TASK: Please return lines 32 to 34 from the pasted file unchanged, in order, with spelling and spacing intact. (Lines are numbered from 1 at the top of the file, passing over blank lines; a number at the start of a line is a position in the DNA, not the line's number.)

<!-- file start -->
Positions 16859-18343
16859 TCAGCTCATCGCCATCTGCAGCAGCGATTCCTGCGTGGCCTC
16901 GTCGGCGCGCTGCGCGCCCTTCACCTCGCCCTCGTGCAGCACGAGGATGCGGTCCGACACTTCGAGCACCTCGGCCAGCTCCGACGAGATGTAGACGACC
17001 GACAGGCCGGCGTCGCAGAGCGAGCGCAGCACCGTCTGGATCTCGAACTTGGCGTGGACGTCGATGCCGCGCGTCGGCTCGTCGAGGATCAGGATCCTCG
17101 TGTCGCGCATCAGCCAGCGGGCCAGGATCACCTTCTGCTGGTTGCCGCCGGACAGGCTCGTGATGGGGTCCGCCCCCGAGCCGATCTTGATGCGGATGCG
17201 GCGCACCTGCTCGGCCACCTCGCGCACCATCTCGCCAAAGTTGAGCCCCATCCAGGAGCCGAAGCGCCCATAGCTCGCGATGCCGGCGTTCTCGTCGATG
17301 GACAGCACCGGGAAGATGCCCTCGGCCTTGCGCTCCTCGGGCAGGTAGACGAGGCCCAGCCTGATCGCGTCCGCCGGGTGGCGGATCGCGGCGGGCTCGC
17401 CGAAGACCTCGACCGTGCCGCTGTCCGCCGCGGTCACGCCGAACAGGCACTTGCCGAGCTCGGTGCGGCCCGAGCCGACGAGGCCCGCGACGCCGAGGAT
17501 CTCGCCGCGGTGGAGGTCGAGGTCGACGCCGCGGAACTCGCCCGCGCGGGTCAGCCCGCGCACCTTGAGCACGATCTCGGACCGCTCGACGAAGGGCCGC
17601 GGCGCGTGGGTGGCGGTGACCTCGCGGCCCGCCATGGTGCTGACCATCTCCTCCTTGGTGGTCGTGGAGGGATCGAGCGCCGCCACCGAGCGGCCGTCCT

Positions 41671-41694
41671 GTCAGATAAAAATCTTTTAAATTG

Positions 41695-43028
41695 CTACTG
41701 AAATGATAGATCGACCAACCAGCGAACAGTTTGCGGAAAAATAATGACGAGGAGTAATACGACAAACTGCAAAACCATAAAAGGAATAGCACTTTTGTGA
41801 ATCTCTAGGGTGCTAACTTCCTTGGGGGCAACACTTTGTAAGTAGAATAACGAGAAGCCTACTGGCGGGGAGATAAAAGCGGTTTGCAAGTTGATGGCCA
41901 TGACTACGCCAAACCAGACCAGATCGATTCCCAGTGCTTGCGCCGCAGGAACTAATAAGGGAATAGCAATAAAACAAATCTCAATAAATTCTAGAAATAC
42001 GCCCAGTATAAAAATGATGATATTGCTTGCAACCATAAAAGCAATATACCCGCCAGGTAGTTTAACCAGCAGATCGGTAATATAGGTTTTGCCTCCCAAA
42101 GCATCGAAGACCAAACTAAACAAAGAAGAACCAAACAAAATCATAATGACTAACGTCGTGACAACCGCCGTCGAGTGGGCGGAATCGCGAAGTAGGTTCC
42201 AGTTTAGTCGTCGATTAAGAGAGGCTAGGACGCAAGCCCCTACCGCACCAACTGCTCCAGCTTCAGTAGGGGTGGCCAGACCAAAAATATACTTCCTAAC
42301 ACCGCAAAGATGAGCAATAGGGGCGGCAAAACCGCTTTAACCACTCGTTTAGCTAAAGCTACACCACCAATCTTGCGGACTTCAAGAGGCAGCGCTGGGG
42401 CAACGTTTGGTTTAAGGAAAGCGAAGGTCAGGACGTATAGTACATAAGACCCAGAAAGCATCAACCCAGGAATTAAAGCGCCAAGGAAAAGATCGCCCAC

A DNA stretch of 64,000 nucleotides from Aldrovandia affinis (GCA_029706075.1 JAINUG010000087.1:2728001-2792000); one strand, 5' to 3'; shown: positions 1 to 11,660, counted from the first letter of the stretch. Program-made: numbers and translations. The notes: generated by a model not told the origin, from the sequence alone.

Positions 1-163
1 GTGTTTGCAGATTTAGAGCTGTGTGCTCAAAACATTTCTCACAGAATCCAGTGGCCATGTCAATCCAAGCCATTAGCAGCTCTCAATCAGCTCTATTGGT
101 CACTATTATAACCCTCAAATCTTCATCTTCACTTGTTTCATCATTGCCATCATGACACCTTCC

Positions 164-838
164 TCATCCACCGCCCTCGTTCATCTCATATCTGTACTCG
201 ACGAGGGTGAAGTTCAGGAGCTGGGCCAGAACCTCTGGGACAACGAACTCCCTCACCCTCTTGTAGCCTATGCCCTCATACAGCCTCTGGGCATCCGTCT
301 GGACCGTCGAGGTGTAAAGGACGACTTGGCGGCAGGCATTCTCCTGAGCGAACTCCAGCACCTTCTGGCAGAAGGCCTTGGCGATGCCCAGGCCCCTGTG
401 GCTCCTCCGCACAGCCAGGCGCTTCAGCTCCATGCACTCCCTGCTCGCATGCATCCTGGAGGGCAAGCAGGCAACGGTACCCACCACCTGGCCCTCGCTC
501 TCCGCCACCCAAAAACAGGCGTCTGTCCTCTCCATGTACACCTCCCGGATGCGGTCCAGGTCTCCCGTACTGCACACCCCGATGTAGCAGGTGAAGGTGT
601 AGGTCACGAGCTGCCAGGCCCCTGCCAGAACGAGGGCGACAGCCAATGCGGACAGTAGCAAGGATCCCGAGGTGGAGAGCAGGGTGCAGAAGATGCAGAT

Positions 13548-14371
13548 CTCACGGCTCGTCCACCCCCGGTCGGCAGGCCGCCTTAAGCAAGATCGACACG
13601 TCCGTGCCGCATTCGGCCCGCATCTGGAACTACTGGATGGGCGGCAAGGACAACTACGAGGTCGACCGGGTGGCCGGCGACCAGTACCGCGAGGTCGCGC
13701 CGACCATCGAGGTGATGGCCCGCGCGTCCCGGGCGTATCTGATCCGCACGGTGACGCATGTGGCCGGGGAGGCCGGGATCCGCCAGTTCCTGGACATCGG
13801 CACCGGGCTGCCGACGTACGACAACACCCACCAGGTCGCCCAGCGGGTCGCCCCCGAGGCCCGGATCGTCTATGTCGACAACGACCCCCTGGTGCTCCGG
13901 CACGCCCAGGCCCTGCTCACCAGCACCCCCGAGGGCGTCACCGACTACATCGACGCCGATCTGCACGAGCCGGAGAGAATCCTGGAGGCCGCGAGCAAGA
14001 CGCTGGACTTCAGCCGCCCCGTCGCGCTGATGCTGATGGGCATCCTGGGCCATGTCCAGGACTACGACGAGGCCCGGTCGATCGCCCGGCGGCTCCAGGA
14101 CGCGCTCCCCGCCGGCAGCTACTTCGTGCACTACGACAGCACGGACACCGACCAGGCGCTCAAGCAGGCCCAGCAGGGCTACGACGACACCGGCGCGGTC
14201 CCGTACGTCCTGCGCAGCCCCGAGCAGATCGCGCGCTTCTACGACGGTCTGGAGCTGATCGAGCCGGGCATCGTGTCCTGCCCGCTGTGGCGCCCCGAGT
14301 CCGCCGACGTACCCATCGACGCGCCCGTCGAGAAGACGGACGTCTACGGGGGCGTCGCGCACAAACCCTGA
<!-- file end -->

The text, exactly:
501 TCCGCCACCCAAAAACAGGCGTCTGTCCTCTCCATGTACACCTCCCGGATGCGGTCCAGGTCTCCCGTACTGCACACCCCGATGTAGCAGGTGAAGGTGT
601 AGGTCACGAGCTGCCAGGCCCCTGCCAGAACGAGGGCGACAGCCAATGCGGACAGTAGCAAGGATCCCGAGGTGGAGAGCAGGGTGCAGAAGATGCAGAT

Positions 13548-14371